By Rich Merritt, Technical Editor
For the past year, industrial magazines across the country have been describing Windows CE in sycophantic fashion, saying WinCE will be the perfect operating system for embedded computer products. And while that may very well turn out to be the case, right now its a statement about the future, not the current state of machine control.
At ISA Expo in October, and later at the Embedded and Real-Time Computing Show in Toronto, software running under Windows CE was hard to find.
Several companies at the ISA Show claimed they were running beta software under Windows CE, but a close examination indicated that some were actually running under Windows NT emulation instead. One disgruntled attendee said he found one CE system with its NT toolbar blatantly displayed, and had good reasons for doubting several others.
Warren Postma, programmer at ZTR Control Systems, London, Ontario, reports that Windows CE resellers at the Toronto show could not demonstrate their CE products. Postma was very disappointed, because he had been trying to get a Windows CE system up and running, and was hoping to find help at the show. I gave up after an eight-hour fight to get a demo configuration to build on a X86 target, says Postma.
Inside Windows CE
WinCE appears to be a good real-time operating (RTOS) for embedded applications. Its compatible with Windows NT, so OEMs can make a scalable family of products. CE requires less memory than NT, so it can run in diskless systems and embedded controllers. According to Marcus Schmidt, industry marketing manager for manufacturing at Microsoft, Redmond, Wash., the basic CE kernel takes only 256 Kbytes of memory. CE is componentized, so that an OEM can choose whatever configuration is needed for an embedded task, says Schmidt. With a few components added, such as communications stacks, it takes 512 Kbytes. A full blown system requires 2 Mbytes.
An OEMs product family could include low-end systems running under a CE kernel in diskless processors, larger systems running under full-blown CE, and high-end systems running under Windows NT. All software could be developed on the same Windows NT desktop.
This outline of performance capabilities sounds great. Problem is, theres not much out there actually running CE in OEM products.
WinCE has been available in palmtop and handheld computers since 1997. It was designed to be an embedded OS from the beginning. Some people erroneously think that CE is a stripped down version of Windows 95/98, but Schmidt says it was developed from the ground up, using Windows as a guide.
Richard Eppel, president of Annasoft, San Diego, Calif., says CE was designed to be an architecture-independent operating system. WinCE runs on a wide variety of RISC, 486 and 586 microprocessors, says Eppel. This includes 32-bit processors from Hitachi, AMD, Motorola, NEC, Phillips, Toshiba, ARM, Sun, PowerPC, and Intel, with more being announced every day.
Annasoft sells software tools for implementing CE systems and works with computer manufacturers in its Embedded Initiative program. At present, we have certified products from 18 manufacturersincluding Xycom, Teknor, Advantech, and Dynaproto run Windows CE in their embedded computers and industrial workstations, says Eppel.
An embedded WinCE system is economical. In quantity, a 32-bit RISC processor with a Windows CE kernel is about $20. Although the current price of a Windows CE run-time license is about $35, several industry observers say we may be looking at the coming of sub-$5 processor chips and $5 software licenses for OEMs who build machine controls in quantity.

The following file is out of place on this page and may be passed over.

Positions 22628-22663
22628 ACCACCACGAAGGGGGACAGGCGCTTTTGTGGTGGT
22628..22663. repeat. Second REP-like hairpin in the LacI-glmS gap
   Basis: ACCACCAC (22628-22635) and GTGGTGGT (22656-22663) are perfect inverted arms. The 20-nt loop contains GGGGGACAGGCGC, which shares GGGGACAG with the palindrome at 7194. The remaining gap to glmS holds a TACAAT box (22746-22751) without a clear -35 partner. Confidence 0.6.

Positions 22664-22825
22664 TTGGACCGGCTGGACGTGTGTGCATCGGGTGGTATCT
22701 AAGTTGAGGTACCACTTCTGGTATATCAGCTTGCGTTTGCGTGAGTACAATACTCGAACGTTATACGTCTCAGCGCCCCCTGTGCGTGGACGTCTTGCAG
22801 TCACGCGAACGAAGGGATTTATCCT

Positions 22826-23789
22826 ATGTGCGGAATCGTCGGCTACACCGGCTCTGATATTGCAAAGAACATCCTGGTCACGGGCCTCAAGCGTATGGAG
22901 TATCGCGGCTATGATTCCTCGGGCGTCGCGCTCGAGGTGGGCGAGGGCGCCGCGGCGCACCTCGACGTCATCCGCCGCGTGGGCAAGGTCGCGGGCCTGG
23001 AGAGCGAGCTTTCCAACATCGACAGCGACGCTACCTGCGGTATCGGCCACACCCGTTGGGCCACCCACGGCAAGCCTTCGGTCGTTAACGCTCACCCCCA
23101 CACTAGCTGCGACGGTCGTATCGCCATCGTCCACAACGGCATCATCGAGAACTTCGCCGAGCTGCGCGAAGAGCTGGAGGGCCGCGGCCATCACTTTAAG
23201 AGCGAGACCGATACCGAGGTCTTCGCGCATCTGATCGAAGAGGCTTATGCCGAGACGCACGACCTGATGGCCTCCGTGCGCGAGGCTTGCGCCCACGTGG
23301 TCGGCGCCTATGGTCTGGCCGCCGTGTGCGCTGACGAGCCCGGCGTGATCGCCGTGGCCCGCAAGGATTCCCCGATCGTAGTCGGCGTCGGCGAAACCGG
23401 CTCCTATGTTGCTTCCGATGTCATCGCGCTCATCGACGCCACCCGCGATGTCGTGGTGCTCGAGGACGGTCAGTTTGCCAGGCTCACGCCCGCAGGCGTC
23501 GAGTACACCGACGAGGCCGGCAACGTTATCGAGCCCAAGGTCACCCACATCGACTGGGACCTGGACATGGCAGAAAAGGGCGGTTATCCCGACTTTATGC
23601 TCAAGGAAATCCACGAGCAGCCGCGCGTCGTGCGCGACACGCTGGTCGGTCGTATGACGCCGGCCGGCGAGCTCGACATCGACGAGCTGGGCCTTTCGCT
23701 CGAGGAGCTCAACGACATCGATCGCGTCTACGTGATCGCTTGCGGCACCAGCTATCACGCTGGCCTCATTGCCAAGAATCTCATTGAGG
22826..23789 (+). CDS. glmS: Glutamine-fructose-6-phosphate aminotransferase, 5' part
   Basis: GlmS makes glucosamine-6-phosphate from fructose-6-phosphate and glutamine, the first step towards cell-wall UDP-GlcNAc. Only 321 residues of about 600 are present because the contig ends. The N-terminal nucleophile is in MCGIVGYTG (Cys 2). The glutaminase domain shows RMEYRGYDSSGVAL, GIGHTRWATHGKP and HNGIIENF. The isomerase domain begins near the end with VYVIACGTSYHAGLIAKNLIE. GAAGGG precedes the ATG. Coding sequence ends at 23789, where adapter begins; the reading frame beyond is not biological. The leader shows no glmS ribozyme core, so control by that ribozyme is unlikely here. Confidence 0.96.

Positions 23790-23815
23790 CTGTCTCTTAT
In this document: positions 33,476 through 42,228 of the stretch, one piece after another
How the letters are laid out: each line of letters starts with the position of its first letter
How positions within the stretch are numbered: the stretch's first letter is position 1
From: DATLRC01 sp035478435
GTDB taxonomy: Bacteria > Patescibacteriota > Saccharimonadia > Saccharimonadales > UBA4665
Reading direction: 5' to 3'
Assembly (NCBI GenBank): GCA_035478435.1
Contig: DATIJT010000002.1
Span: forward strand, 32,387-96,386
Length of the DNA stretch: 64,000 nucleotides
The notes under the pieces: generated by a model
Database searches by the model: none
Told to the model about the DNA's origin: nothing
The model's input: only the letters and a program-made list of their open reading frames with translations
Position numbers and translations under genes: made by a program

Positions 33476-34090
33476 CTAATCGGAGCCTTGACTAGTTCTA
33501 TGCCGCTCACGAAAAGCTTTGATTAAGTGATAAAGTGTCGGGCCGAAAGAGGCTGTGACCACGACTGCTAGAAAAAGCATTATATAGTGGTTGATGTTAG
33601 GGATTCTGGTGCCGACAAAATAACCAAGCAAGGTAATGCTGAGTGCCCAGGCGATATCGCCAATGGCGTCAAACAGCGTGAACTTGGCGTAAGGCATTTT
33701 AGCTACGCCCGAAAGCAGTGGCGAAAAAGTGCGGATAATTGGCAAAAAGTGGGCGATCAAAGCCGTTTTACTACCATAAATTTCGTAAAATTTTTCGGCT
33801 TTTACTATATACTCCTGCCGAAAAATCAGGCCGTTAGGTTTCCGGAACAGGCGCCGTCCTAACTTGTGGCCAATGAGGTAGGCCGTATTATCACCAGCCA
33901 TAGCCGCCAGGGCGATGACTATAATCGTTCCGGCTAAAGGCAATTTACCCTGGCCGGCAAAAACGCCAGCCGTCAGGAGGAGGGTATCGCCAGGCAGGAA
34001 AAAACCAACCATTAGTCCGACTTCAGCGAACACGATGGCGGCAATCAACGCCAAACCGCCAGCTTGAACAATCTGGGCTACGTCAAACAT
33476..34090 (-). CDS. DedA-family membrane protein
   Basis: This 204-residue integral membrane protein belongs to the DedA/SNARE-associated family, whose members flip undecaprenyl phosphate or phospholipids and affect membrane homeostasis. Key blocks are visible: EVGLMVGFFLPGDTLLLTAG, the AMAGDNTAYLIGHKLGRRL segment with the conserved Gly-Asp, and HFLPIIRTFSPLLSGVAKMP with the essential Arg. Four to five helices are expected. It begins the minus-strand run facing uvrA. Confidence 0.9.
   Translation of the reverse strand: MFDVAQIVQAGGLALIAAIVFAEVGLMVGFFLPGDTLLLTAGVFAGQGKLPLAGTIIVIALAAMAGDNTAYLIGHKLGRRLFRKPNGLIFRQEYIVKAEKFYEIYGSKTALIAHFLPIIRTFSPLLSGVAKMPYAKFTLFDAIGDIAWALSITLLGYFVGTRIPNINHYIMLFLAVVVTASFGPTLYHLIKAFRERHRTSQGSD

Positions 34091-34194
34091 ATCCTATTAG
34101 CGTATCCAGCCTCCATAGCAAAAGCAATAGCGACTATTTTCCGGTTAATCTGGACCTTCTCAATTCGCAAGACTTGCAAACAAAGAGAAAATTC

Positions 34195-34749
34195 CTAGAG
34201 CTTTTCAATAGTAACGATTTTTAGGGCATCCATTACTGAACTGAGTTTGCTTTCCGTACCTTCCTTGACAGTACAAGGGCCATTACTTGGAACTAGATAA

Schmidt suggests that anyone who wants to try out CE should purchase a platform builder from Annasoft, VenturCom, or a Microsoft distributor. The platform builder will allow an OEM to emulate a Windows CE application on a PC and then download it to any of several hardware platforms. Its a good way to see if CE will work in a given application.
Problems in Paradise
One frequently heard complaint is Windows CE is not a genuine hard real-time operating system because it is not fully deterministic, i.e., it is impossible to guarantee that a particular piece of code will run within X microseconds after an event occurs. This makes it difficult to use Windows CE for time-critical control applications (see sidebar, Real-Time CE Is Coming).
Mike Walker, president, AGI Inc., Rochester, N.Y., would love to use WinCE. AGI builds a line of embedded products for machine control and data communications. WinCE is a generation or two away from becoming a truly useful RTOS for embedded processors, says Walker. The potential is great, but until Microsoft can cut the interrupt latency time down, we cant use it for machine control. Rick Ahnen, R&D engineer, Gilman Engineering, Janesville, Wis., also is waiting for real-time CE. Gilman Engineering builds assembly automation equipment. We were working with CE until we realized its lack of determinism would not work in our application, says Ahnen. So while we wait for Version 3.0, were using Pharlaps TNT RTOS in our control processor, and CE in our operator interface (OI) processor.
Determinism does not stop WinCE from being used for industrial applications that are not time critical, such as the Allen-Bradley DriveExplorer. By using CE as the operating system, the drive configuration software can be supported in a handheld, palm top-type device for maximum portability. In fact, current products available for CE are almost all OIs and similar products that do not require hard real-time capability.
Siemens acknowledges that its WinCE-based Simatic MP270 Multifunctional Platform (MP), a combination OI and soft PLC, is not for use in hard real time. Uwe Frank, head of Siemens Simnatic Human Machine Interface Group in Germany, argues that the MP defines a new product category between such classic components as an operator panel and PLC on the one hand and a PC on the other.